It was like a nightmare, but there was no waking up. When the night began, Nora had two best friends and an embarrassingly storybook one true love. When it ended, she had nothing but blood on her hands and an echoing scream that stopped only when the tranquilizers pierced her veins and left her in the merciful dark.
But the next morning, it was all still true: Chris was dead. His girlfriend Adriane, Nora’s best friend, was catatonic. And Max, Nora’s sweet, smart, soft-spoken Prince Charming, was gone. He was also—according to the police, according to her parents, according to everyone—a murderer. Desperate to prove his innocence, Nora follows the trail of blood, no matter where it leads. It ultimately brings her to the ancient streets of Prague, where she is drawn into a dark web of secret societies and shadowy conspirators, all driven by a mad desire to possess something that might not even exist.
For buried in a centuries-old manuscript is the secret to ultimate knowledge and communion with the divine; it is said that he who controls the Lumen Dei controls the world. Unbeknownst to her, Nora now holds the crucial key to unlocking its secrets. Her night of blood is just one piece in a puzzle that spans continents and centuries. Solving it may be the only way she can save her own life.
Tell Me More: It might only be April, but I feel confident in saying that The Book of Blood and Shadow might just be my favourite book of the year. Nora’s story reminded me of why I love young adult fiction and all its foibles and strangeness–sometimes a truly brilliant piece of literature can emerge and, to use the vernacular, knock everyone’s socks off.
There are a few different dimensions that come into play during the story: a historical mystery, a challenging romance and a commentary on religion and power. If you’ve read my reviews before, you can probably guess that the latter interested me more, but that isn’t to say that the other two aspects were found lacking. If anything, Robin Wasserman’s writing skills are highlighted even more by the way they play off and intertwine with one another.
The mysterious text that sends Nora on this dangerous adventure is called the Voynich Manuscript, long believed to be a ciphertext that has remained undecipherable since the 15th century. Wasserman’s attention to detail and accuracy are to be lauded, considering how little is actually known about the manuscript and its author. I appreciated that she didn’t adopt a condescending tone in the story and that the text assumed a natural maturity in its readers. The care she takes in setting up the events in the novel is unmatched by many authors these days, I find. There were some concerns on my end that Nora’s age would make the plot unbelievable and far-fetched, but I was pleased to see that Robin Wasserman had answers for every question I could possibly ask, including the difficult ones about faith, science and the human experience.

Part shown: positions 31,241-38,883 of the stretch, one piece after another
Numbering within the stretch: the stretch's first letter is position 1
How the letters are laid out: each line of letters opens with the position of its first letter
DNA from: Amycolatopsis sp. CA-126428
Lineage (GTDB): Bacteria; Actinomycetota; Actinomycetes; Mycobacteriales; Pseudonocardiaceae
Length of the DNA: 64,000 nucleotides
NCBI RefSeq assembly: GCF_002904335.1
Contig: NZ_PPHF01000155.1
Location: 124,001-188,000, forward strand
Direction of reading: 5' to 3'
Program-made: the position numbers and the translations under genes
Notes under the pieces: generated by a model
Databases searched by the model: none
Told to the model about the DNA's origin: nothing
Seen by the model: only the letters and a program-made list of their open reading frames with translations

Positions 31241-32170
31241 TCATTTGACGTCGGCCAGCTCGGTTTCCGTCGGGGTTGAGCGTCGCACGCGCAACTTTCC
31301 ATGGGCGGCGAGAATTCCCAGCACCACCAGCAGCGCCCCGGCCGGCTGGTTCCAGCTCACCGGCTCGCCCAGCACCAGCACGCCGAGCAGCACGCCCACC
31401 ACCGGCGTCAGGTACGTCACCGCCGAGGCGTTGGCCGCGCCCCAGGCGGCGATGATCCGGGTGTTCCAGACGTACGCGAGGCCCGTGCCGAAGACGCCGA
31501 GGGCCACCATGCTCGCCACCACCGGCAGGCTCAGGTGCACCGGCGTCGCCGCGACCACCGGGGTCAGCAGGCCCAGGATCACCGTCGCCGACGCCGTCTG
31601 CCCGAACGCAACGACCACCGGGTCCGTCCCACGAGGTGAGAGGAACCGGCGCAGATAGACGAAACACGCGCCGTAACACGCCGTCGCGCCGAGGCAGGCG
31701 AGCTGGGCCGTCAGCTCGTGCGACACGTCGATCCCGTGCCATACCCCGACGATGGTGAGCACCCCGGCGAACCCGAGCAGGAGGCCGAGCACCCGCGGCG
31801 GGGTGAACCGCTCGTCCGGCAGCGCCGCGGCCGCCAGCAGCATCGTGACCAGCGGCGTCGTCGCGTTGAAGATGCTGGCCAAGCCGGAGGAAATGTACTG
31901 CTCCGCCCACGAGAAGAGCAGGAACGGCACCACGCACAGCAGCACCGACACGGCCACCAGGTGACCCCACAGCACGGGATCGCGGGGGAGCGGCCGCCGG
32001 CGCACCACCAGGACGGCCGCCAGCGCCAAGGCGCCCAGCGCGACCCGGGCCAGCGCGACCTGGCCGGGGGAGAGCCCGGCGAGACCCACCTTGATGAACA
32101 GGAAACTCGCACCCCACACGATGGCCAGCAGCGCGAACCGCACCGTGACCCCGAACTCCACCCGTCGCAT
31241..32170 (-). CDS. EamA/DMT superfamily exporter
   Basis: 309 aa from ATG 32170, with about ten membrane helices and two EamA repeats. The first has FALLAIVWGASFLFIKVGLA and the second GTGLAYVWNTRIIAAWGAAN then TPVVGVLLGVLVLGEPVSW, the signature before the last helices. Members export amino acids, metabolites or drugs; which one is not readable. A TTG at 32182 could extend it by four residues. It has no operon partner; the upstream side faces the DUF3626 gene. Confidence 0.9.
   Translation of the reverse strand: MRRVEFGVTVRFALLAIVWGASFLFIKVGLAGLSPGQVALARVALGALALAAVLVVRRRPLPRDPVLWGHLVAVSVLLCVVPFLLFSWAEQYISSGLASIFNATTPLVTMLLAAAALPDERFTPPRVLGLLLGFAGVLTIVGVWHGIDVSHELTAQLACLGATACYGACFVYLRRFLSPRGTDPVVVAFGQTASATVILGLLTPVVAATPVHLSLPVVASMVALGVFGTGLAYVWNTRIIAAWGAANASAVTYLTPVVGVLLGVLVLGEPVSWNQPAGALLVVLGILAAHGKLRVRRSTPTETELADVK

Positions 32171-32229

YA is a brave genre, but one thing it never seems to touch positively on is religion. I say this having read many novels and short stories about the loss of faith or evangelical extremism, but barely any about kids who happily identify themselves as Christians/Jews/Muslims/etc. As a blogger, I sense a reluctance to discuss those issues among my fellow readers, and I’m not sure why that has to be the case. I appreciated Robin Wasserman’s unwavering commitment to the story and its characters, which is highlighted best in its themes. The Book of Blood and Shadow is not a book about religion, but it is a book about faith. It touches on the loss of an imaginative vision as our ancestors knew it, and the things we miss even with highly developed technology. It asks readers to consider the relationship between science and religion through the perspective of a long-deceased girl who wanted to protect the people she loved.
Elizabeth Weston and Nora share one key trait: they believed in people, not a distant religion. But what is religion if not something heavily based on a human understanding of the world or lack of it? The Greeks created myths about nature in an attempt to comprehend the sheer wonder of their world. Nora pursues the truth about the manuscript in order to understand why Chris and Adriane became victims. And it all culminates in a shocking finale that shines a light on the darkest parts of the human soul.
I don’t need a book that shouts about how awesome religion is or how everyone should go to church or even that religion sucks. But I always look for stories that offer a different perspective on controversial issues, while never belittling the people who believe otherwise. I yearn for novels that will tell its readers things they might not necessarily want to hear, and books that will inspire readers to ask more of themselves than they think they can achieve. The Book of Blood and Shadow is all three.
The Final Say: Take the shadowy path to Prague and mystery with Nora. Your mind and heart will never be the same.